Date: August 2007
Creator: Bereolos, Nicole Margaret
Partner: UNT Libraries

Organizational Identity, Health Identity, and Motivation: a Symbolic Interactionist Approach to the Understanding of Heath Behaviors in Work Settings

Description: Identity is an important determinant of behavior. This paper proposed an identity model as one way of understanding those factors related to the perceived probability or willingness of a worker to participate in health promotion programming at the worksite. Part of a larger study on employee wellness, this study took place in the municipal complex of a small city in the southeastern United States. A stratified cross sectional sample of 150 employees was selected utilizing a systematic random sampling methodology. Structured interviews were conducted with 129 participants resulting in a response rate of 92% after adjusting for those people no longer employed by the city. In order to test the identity model developed by this author, descriptive analysis, simple multiple regression analysis and path analysis were utilized. The dependent variable, perceived willingness to participate in health promotion programming, was examined in relationship to commitment to one's health identity, commitment to one's organizational identity, tendency to comply with health initiatives, and the forms of supervisory power utilized to enact employee compliance. The descriptive analysis revealed that subjective health status is moderately and positively associated with commitment to one's health identity, that individuals can be strongly committed to a negative/destructive health identity, and that both the family and physician play important roles as health advice givers. The path analysis revealed that commitment to one's organizational identity, commitment to one's health identity, and tendency to comply with health initiatives are significantly and positively associated with willingness to participate in health promotion programming, accounting for 25% of the variance in the dependent variable. In contrast, the forms of supervisory power were not shown to be related to the dependent variable. In conclusion, the identity model appears to be a useful tool for the understanding of health attitudes and behaviors within a work setting.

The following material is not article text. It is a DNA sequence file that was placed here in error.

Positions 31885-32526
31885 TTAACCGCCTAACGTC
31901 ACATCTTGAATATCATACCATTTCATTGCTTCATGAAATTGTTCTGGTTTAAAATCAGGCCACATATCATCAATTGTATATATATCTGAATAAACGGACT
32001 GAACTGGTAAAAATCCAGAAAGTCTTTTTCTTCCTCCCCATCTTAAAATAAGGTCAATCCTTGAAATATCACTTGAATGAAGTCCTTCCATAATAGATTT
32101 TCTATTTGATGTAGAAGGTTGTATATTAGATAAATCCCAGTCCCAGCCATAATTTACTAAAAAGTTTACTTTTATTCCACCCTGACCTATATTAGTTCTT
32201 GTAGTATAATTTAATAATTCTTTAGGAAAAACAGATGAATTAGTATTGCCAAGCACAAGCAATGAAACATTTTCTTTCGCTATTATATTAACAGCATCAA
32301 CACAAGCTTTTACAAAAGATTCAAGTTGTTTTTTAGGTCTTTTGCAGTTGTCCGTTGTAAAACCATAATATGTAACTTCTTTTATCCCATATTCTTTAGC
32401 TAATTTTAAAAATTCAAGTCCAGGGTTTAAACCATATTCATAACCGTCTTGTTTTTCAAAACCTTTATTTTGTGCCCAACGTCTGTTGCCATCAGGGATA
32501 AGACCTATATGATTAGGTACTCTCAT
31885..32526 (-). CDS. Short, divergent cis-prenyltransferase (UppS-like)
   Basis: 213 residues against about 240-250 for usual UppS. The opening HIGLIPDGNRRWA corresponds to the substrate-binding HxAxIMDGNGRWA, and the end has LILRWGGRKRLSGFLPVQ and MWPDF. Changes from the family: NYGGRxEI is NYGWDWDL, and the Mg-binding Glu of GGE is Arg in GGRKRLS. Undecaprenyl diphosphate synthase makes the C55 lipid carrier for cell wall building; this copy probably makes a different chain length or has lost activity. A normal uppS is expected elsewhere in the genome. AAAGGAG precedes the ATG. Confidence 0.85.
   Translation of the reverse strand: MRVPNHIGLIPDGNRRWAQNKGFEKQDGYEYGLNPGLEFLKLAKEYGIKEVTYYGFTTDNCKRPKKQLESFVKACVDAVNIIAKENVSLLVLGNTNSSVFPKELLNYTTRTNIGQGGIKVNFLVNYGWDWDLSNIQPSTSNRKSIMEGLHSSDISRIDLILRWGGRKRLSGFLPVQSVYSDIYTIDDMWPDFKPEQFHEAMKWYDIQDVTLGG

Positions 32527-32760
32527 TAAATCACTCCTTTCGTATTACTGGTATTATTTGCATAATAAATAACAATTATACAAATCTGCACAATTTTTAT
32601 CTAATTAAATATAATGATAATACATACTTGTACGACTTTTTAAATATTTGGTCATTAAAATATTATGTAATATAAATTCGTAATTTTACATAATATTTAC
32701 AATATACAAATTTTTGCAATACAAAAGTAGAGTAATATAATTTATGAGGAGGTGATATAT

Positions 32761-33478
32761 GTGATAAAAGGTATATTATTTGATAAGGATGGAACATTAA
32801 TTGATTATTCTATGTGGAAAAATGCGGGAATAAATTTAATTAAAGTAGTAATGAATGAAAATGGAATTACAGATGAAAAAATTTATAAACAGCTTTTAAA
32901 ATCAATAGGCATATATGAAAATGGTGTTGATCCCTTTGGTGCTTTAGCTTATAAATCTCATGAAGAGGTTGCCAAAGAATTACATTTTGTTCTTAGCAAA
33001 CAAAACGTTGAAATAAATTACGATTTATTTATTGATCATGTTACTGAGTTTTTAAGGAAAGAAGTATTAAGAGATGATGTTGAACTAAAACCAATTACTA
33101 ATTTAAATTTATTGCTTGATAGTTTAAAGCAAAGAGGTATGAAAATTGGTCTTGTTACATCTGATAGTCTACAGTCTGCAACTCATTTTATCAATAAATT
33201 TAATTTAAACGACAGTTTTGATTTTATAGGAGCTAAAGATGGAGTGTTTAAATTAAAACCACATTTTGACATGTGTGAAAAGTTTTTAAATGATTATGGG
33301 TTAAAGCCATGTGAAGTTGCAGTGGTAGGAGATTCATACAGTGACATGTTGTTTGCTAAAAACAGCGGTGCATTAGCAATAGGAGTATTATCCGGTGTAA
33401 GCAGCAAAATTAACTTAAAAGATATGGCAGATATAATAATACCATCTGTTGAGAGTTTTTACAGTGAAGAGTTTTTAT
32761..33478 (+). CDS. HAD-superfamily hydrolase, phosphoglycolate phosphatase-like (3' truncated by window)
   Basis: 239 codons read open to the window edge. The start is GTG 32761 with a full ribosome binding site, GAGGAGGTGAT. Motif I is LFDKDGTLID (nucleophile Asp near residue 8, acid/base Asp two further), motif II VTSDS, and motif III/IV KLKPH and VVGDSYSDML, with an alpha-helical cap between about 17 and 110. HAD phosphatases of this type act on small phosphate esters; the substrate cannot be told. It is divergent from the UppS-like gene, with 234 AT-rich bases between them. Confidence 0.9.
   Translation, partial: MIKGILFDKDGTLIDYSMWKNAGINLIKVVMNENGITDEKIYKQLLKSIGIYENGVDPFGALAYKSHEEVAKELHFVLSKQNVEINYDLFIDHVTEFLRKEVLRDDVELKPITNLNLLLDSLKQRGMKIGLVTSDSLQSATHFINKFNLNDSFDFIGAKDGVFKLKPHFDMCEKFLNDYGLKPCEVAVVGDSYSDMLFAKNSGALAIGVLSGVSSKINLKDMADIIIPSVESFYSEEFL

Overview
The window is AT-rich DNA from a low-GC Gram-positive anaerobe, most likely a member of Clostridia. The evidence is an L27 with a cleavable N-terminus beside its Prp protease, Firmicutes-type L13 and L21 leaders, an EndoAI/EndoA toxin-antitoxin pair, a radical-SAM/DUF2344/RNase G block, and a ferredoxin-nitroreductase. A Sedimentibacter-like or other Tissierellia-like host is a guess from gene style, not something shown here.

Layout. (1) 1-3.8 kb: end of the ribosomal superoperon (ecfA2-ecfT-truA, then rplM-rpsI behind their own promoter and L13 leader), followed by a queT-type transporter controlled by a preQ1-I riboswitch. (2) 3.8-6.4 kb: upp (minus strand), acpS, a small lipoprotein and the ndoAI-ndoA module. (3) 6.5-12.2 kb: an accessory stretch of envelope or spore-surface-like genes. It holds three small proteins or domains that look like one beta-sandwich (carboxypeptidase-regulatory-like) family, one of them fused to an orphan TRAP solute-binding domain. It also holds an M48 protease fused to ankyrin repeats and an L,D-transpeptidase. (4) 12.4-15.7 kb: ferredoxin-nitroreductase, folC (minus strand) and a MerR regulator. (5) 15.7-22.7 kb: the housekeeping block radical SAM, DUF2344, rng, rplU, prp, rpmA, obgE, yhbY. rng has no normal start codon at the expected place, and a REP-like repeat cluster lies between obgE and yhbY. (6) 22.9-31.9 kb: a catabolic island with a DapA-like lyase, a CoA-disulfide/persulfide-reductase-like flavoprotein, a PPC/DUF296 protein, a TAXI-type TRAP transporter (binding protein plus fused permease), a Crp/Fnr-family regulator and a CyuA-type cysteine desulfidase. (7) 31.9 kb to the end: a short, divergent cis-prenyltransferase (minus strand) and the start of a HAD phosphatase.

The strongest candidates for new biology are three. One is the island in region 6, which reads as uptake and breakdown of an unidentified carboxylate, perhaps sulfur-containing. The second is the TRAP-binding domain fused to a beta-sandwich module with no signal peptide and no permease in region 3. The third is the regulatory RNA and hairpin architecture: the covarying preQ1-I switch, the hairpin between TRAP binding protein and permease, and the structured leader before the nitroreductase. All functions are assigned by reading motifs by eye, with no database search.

Date: May 1989
Creator: Weber, Linda R. (Linda Roberta)
Partner: UNT Libraries

Ethnic Identity, Gay Identity and Sexual Sensation Seeking: HIV Risk-taking Predictors Among Men of Color Who Have Sex with Men

Description: This study examined relationships among ethnic identity, gay identity, sexual sensation seeking, and HIV risk-taking behaviors among 302 men of color recruited from gay bars, bathhouses, community agencies, and the 1998 United States Conference on AIDS. The sample included 24% African American, 28% Latino, 25% Asian/ Pacific Islander, 19% Caucasian, 1% American Indian, and 3% other ethnicity. Logistic regression analysis identified sexual sensation seeking, having an undefined gay identity, being in a sexually exclusive relationship, not being HIV seronegative, and length of stay in the country (for those born overseas) as significant predictors of unprotected anal intercourse (insertive and penetrative) among men of color who have sex with men.
Date: August 1999